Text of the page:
Field disagreements in Darwin Core

When you’re preparing a Darwin Core table, checking individual fields can be pretty straightforward. As a minimum, you make sure that

  1. entries are in the correct field
  2. entries are valid for the field
  3. entries are appropriate for the field
  4. entries are formatted as recommended for Darwin Core
  5. entries are consistently formatted

Examples:

(1) “holotype” belongs in typeStatus, not type

(2) “Beetle sp. 3” is not a valid entry in scientificName

(3) “F. Smith, Dec 1968” in identifiedBy should be split between “F. Smith” in identifiedBy and “1968-12” in dateIdentified

(4) “2012-10-05” in eventDate, not “10/5/12”

(5) “Forest Service workers” and “For. Ser. workers” in recordedBy should both be “Forest Service workers”

The next step in checking isn’t so simple. Individual fields might be perfect on their own, but do they agree with each other in individual records?

For example, you might have a record with “Chrysomela scripta Fabricius, 1801” in scientificName but “Linneaus, 1758” in scientificNameAuthorship. Or “France” in country and “Asia” in continent. Oops.

Below are some of the Darwin Core disagreements I’ve seen in my work as a data auditor.

Missing-but-expected

Missing-but-expected (MBE) disagreements can appear in any group of related fields. Blank entries are perfectly valid in an individual field, but they constitute errors if related fields have relevant entries. Here are some examples:

 

No. of records decimalLatitude decimalLongitude stateProvince country
14 52.1934 -105.4405 Saskatchewan

 

No. of records scientificName genus specificEpithet infraspecificEpithet
26 Aus bus cus Smith, 1900 Aus cus

 

No. of records minimumElevationInMeters occurrenceRemarks
5 found just below treeline at ca 2100’

 

That’s-not-right

That’s-not-right (TNR) means that the valid entry in one field simply does not agree with the valid entry in a related field. There are many possible TNRs. Some of the types I’ve seen include:

  • “Aus bus cus Smith, 1900” in scientificName but “species” instead of “subspecies” in taxonRank
  • “Aus bus cus Smith, 1900” in scientificName but “Jones, 1910” in scientificNameAuthorship
  • “Aus bus cus Smith, 1900” in scientificName and acceptedNameUsage but “Dus” in genus
  • “2012-10-05” in eventDate but “5.vii.2012” in verbatimEventDate
  • “2012-10-05” in eventDate but “2010” in year
  • “2012-10-05/30” in verbatimEventDate but “289” in startDayOfYear (should be 279)
  • “2012-10-05” in eventDate but “2009” in dateIdentified
  • “France” in country but “Asia” in continent
  • decimalLatitude and decimalLongitude are “63.6762” and “13.6875” but country is “Norway” (should be “Sweden”)
  • decimalLatitude and decimalLongitude are given to 2 or 3 decimal places, but coordinateUncertaintyInMeters is “10” (See this Wikipedia table)
  • “400” in minimumElevationInMeters but “300” in maximumElevationInMeters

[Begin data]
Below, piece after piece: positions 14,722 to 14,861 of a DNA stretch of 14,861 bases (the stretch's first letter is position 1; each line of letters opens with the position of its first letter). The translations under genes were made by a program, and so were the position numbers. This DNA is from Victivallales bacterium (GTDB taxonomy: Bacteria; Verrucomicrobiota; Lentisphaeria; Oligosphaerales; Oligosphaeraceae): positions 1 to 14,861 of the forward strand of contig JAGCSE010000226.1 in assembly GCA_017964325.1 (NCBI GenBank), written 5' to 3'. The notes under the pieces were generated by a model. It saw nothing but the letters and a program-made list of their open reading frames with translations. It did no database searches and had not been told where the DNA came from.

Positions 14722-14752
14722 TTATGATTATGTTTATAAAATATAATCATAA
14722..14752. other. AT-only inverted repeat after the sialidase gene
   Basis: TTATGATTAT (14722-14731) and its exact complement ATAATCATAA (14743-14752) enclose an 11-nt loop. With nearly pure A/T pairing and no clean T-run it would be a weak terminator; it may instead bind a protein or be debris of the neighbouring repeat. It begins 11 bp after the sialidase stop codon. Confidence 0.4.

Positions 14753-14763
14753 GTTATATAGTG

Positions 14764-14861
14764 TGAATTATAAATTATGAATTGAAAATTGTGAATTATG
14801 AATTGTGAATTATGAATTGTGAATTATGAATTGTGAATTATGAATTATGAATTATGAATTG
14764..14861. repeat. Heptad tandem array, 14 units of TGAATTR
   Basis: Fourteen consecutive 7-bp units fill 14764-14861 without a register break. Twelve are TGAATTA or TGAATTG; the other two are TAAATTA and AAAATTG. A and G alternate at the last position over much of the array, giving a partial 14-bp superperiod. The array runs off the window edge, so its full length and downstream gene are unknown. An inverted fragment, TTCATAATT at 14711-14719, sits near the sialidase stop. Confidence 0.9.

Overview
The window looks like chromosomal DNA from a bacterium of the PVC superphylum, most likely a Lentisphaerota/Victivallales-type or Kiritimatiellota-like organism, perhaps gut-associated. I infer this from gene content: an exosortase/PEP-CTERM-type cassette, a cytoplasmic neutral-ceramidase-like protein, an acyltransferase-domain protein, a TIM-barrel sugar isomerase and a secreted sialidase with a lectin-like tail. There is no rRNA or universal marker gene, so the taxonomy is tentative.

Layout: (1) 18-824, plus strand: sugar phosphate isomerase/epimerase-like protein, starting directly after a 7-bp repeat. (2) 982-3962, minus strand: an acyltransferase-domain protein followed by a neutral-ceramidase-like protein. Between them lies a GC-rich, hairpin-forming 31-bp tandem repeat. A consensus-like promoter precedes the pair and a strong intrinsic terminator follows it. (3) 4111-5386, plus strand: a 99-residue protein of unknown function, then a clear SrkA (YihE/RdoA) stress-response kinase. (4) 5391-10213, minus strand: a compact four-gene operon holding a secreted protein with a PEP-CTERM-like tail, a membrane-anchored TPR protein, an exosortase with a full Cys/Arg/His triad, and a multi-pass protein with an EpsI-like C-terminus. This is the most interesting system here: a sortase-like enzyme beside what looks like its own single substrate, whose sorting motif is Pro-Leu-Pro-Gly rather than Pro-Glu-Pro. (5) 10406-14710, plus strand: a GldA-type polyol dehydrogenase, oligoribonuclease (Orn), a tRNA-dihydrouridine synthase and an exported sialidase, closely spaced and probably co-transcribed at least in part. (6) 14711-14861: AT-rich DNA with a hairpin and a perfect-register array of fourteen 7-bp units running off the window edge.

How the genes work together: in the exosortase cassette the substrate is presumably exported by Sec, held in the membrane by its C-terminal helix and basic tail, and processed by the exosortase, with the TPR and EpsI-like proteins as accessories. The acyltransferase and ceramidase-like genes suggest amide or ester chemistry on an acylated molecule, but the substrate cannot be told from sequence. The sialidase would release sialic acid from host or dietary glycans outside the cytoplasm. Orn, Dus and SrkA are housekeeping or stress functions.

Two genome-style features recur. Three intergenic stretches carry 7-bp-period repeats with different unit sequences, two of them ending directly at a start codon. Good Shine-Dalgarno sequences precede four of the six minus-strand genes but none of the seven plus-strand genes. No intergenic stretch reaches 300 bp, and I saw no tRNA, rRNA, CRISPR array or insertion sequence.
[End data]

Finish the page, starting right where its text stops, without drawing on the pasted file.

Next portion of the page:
• “25” in individualCount but “absent” in occurrenceStatus

one-to-many

Overlapping with TNR, I very often see a valid entry in one field and more than one valid entry in another field. Which of the latter is correct? It’s usually not possible to answer that question from within the Darwin Core table, and either an external data reference or the data compiler needs to be consulted.

 

No. of records genus family
63 Aus Improbabilidae
17 Aus Probabilidae

 

No. of records scientificName taxonID
63 Aus bus Jones, 1910 167243
17 Aus bus Jones, 1910 158046

 

No. of records decimalLatitude decimalLongitude stateProvince
63 50.2809 10.5383 Bavaria
17 50.2809 10.5383 Thuringia

 

No. of records locality decimalLatitude decimalLongitude
63 5 km W of Babinda -31.8535 146.4446
17 5 km W of Babinda -31.6535 146.4446

 

Finding disagreements

With small Darwin Core datasets (not too many records and a small number of fields), it’s possible to check for field disagreements in a spreadsheet by sorting on one field, putting the field to be checked next to that first field (by freezing panes or hiding columns) and reading carefully down the paired columns.

For both small datasets and very large ones, it’s easier and faster to do checking on the command line and you are less likely to miss a disagreement. A useful prerequisite, though, is to do field-by-field checks (above). In that last “one-to-many” example, it wouldn’t help if some of the locality entries were “Babinda, 5 km W of”.

Some field disagreements will be detected programmatically by the GBIF Data Validator and flagged as issues, such as “Country coordinate mismatch”, “Elevation min max swapped” and “Recorded date mismatch”. However, there are many more possible disagreements, and in the case of “one-to-many” disagreements GBIF does not provide context. The Validator is a good place to start, though!

Robert Mesibov (“datafixer”); robert.mesibov@gmail.com

2 Likes

Thank you datafixer, it illustrates very well the different type of field disagreements that can be encountered.
I think this post will be useful for many publishers!